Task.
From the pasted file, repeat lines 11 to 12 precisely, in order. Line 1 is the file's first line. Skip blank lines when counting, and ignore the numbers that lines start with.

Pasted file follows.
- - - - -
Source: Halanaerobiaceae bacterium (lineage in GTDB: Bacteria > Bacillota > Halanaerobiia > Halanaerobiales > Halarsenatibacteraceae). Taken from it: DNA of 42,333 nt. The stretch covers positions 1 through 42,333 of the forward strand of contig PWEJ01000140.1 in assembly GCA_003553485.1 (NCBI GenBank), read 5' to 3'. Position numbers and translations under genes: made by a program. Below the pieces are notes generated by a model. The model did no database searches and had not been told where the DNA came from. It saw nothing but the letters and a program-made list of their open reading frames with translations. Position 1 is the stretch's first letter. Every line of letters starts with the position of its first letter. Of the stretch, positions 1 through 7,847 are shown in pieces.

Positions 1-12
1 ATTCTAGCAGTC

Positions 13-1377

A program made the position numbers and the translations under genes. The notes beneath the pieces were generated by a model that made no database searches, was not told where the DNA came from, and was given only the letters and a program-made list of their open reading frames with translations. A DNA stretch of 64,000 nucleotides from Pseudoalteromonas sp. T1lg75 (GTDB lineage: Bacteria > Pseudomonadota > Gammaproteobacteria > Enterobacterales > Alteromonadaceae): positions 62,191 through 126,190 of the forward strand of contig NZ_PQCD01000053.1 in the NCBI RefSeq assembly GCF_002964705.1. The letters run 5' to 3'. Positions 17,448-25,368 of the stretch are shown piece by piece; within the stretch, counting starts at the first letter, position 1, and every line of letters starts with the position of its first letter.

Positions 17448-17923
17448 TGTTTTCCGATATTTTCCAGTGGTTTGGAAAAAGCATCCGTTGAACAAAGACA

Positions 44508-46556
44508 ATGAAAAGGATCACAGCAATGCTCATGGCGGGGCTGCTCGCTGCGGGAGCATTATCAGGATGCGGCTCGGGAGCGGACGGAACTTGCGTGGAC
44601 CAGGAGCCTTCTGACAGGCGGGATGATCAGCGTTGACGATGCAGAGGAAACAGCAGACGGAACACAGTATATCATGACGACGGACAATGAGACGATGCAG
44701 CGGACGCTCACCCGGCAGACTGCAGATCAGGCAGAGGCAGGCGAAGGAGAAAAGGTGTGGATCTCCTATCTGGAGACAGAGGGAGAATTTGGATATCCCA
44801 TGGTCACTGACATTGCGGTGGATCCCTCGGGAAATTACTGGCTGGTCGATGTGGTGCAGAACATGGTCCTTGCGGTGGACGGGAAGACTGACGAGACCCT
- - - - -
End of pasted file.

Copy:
44701 CGGACGCTCACCCGGCAGACTGCAGATCAGGCAGAGGCAGGCGAAGGAGAAAAGGTGTGGATCTCCTATCTGGAGACAGAGGGAGAATTTGGATATCCCA
44801 TGGTCACTGACATTGCGGTGGATCCCTCGGGAAATTACTGGCTGGTCGATGTGGTGCAGAACATGGTCCTTGCGGTGGACGGGAAGACTGACGAGACCCT